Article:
When Did Rabbits Start Laying Eggs?

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I can remember waking up early on Easter Sunday to find colorful foil-wrapped chocolate eggs hidden all over my childhood home – on stairs, tucked in window sills, peeking out from underneath furniture – virtually everywhere. In the living room, my sisters and I would always find baskets filled with presents and more candy eggs – a gift, we were told, left by the Easter Bunny in the night.

I never gave it much thought back then, but now that I’m passing the tradition on to my own children, the whole Easter Bunny concept seems, well … odd. Whoever came up with the idea that rabbits could lay eggs should have consulted a farmer. Sure, chickens lay eggs. And birds lay eggs. Even ducks lay eggs. But rabbits? Not the last time I checked.

So I Googled the origin of the Easter Bunny, and here’s what I found. Apparently, the first written mentions came from Germany in the 15th century. The Germans also started the tradition of making chocolate bunnies sometime during the 1800s.

The bunny made his way into American culture with the arrival of German settlers in Pennsylvania during the 1700s. They called him Osterhase, and he would lay brightly colored eggs for well-behaved children who made special nests in their caps and bonnets the night before Easter.

Now back to the original question – why does the Easter Bunny lay eggs? It seems the rabbit is an ancient symbol of fertility, long known for its reproductive prowess. (Ever heard the expression “multiplying like rabbits”?) Centuries before Christianity and Easter were born in the Mediterranean, people were already celebrating springtime with festivals centering around renewal, rebirth and fertility following the bitterness of winter.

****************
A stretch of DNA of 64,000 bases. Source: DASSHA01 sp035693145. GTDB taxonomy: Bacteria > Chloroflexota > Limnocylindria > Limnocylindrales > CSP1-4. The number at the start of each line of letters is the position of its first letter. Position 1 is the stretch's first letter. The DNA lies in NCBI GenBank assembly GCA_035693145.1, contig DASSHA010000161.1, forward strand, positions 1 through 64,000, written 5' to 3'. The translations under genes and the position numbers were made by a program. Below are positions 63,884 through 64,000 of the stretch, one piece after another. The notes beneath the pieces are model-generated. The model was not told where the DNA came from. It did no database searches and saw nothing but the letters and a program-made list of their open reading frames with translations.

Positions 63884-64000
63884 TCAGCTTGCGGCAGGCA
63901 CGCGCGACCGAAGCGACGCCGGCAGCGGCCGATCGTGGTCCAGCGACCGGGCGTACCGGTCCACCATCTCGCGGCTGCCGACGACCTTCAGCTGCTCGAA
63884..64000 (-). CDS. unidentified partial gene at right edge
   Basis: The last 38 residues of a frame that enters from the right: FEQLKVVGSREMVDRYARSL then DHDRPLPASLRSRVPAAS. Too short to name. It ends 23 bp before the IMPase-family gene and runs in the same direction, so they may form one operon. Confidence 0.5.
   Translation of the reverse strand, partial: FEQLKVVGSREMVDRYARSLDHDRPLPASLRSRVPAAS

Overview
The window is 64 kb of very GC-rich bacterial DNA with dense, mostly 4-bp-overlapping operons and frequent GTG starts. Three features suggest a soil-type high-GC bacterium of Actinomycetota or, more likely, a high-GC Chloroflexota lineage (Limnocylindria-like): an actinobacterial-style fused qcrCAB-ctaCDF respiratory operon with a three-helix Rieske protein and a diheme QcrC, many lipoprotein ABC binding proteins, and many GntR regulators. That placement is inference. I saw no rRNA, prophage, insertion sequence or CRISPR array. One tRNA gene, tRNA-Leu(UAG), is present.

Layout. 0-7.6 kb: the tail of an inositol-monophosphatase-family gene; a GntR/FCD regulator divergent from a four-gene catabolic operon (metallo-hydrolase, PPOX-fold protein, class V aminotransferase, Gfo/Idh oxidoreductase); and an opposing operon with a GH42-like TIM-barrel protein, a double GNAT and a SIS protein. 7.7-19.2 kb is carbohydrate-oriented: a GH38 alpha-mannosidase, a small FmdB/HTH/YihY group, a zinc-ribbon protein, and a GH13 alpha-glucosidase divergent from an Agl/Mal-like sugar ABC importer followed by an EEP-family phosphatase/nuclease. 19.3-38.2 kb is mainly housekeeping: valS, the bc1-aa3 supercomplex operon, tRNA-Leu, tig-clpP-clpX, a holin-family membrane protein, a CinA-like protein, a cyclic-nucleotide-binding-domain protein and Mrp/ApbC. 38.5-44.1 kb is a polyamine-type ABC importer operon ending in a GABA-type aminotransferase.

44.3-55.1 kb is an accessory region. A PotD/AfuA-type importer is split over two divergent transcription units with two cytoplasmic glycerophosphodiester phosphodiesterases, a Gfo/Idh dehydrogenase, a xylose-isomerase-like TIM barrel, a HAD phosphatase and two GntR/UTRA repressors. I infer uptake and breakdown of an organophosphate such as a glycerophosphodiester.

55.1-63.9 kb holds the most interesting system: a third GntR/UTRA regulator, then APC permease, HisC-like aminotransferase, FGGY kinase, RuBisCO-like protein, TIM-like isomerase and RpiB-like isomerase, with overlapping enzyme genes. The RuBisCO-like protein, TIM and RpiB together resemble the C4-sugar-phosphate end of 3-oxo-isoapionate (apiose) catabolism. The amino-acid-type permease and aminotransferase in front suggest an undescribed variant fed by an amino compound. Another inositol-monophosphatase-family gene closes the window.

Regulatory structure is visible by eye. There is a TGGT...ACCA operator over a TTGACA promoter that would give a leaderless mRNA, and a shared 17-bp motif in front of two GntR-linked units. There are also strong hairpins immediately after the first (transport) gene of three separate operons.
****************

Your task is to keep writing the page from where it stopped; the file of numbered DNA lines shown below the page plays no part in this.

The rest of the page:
Those pagan celebrations focused on the goddess of fertility, Eostre, which is where we get the word Easter. And Eostre, legend has it, was always seen with her pet rabbit, which laid the first colored eggs. Some sources claim the goddess cast the hare into the heavens, creating the constellation Lepus the Hare and giving the rabbit the ability to lay eggs once a year.

Technical definitions aside, I’m content to chalk the Easter Bunny tradition up to a secular spin on a religious holiday. (After all, it’s probably not as far-fetched as Santa’s flying reindeer.) There’s no denying it’s a lot of fun, too. Boy, did I enjoy seeing my barely walking, 15-month-old son toddle around our yard picking up Easter eggs of every color for the first time last spring. Talk about a Kodak moment.

Besides, an egg-laying rabbit isn’t the only peculiar thing about springtime and Easter. I’ve also pondered over why they call Good Friday “good,” when it centers around the crucifixion of Jesus. I’ve marveled at how spring daffodils and tulips magically poke their pretty heads out of the soil after enduring winter’s bitter chill. And I’ve wondered why kids love to eat those spongy excuses for candy called Peeps.

Oh, well. There are some questions I may never find the answers to on Google.

Happy Easter and happy spring! I hope the Easter Bunny treats you well this year.

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